Labor Market Issues

The promotion of market flexibility must be balanced with the need to safeguard labor rights. This can be achieved by a move from protecting jobs to protecting workers. This means that efforts should focus on supporting workers in obtaining the required retraining to obtain new jobs, to assist in job searches, and to provide financial assistance to workers during spells between jobs. It may also be associated with encouraging workers to save for retirement and long-term incapacitation through the appropriate pension and social security funds. Several emerging markets have boosted savings through this device while enhancing social protection. Mauritius relaxed regulations on releasing labor in exchange for an unemployment insurance scheme under which workers were provided with individual accounts financed by employer and employee contributions. The government has also subsidized the cost of on-the-job training and paid for job searching.

For Senegal, this is an important area for reform, since current arrangements lead the country to have some of the highest unit labor costs among low-income countries. At the same time, the existing institutions offer opportunities to expand coverage relatively rapidly, that is, if action is taken to facilitate labor from the informal sector in taking up new opportunities created by the reforms discussed here. Other emerging market economies have adopted these reforms and achieved success. One pathway to make this politically acceptable and financially affordable would be to set up such schemes as part of the special economic zone framework (see Chapter 2).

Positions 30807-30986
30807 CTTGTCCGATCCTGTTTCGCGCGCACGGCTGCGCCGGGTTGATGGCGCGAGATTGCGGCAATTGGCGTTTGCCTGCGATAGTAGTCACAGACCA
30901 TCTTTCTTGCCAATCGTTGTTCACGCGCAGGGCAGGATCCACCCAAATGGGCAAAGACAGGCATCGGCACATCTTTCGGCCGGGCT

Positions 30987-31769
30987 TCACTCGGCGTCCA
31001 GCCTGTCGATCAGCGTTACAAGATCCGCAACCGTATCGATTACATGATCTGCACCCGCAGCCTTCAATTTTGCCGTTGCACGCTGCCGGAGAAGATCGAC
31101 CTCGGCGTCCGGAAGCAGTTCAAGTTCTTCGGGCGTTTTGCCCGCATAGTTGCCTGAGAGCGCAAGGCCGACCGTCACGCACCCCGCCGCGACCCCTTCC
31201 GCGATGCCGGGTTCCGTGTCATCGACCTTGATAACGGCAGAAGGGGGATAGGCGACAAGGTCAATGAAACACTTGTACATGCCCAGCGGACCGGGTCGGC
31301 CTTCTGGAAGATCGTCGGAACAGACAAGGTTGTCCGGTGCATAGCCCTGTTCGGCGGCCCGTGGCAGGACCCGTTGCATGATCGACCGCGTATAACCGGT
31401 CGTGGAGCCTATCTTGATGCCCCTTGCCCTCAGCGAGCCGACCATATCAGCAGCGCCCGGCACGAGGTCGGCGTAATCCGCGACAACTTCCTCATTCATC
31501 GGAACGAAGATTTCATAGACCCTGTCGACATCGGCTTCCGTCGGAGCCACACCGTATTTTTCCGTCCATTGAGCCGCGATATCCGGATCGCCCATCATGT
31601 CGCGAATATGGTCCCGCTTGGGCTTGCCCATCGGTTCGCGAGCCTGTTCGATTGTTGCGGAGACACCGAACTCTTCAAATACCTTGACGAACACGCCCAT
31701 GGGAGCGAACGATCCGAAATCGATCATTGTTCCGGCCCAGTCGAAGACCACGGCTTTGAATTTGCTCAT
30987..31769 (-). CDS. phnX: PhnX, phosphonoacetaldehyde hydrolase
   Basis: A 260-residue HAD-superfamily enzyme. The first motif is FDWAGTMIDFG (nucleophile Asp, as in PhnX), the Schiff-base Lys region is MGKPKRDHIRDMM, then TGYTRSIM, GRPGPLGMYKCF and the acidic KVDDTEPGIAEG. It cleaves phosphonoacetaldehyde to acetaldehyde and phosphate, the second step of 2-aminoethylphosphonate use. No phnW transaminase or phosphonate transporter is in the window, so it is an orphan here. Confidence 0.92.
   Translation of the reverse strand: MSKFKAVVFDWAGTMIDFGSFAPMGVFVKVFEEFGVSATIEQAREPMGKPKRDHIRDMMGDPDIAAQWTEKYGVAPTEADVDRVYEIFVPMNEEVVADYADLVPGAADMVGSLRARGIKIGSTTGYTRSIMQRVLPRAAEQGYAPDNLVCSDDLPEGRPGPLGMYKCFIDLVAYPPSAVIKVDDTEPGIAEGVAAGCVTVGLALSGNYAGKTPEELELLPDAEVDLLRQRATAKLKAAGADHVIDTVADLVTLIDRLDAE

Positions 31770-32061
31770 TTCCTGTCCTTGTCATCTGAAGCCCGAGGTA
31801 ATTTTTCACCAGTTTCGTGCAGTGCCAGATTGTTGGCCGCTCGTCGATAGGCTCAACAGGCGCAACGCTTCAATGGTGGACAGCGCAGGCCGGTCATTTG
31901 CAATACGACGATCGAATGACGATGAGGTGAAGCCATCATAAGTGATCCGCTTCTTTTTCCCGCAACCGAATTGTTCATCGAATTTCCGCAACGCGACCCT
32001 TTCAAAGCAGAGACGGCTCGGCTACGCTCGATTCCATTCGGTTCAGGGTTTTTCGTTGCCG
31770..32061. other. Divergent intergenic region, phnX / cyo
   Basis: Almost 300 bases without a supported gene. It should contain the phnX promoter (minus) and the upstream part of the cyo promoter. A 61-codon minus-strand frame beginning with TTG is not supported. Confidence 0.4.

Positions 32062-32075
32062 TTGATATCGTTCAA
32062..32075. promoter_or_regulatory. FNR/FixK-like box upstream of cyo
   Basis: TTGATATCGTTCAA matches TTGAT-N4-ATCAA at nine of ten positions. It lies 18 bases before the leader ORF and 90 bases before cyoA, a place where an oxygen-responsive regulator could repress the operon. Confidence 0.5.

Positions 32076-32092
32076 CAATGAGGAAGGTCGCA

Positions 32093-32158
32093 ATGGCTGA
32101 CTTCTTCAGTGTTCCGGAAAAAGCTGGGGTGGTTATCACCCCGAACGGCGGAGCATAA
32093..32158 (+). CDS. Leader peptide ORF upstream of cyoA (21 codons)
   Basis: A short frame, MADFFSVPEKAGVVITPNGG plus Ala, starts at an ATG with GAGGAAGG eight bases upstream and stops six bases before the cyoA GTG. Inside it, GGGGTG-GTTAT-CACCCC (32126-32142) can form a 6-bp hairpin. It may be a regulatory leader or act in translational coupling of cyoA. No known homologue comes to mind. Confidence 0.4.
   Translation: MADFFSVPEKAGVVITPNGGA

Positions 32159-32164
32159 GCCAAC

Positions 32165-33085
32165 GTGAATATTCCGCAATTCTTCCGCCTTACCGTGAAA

Committed Leadership and High-Quality Governance

Political leadership is the first prerequisite for strong and sound growth, inasmuch as economic success requires (1) a willingness to confront beneficiaries of the status quo; (2) building coalitions to sustain reform in the face of resistance; (3) demonstrating steadfast commitment for long-term benefits and the willingness to bear the short-term costs, which can be very high in terms of political economy; and (4) making trade-offs between the present and the future that place the weight on current sacrifice for later payoff. Articulating the importance of investing in the future and putting greater weight on the next generation will be important aspects of successful political leadership. The 13 emerging markets analyzed and other high-performance economies all share the feature of competent, credible, and motivated public administrations that have successfully navigated the perilous shoals of the political economy of reform.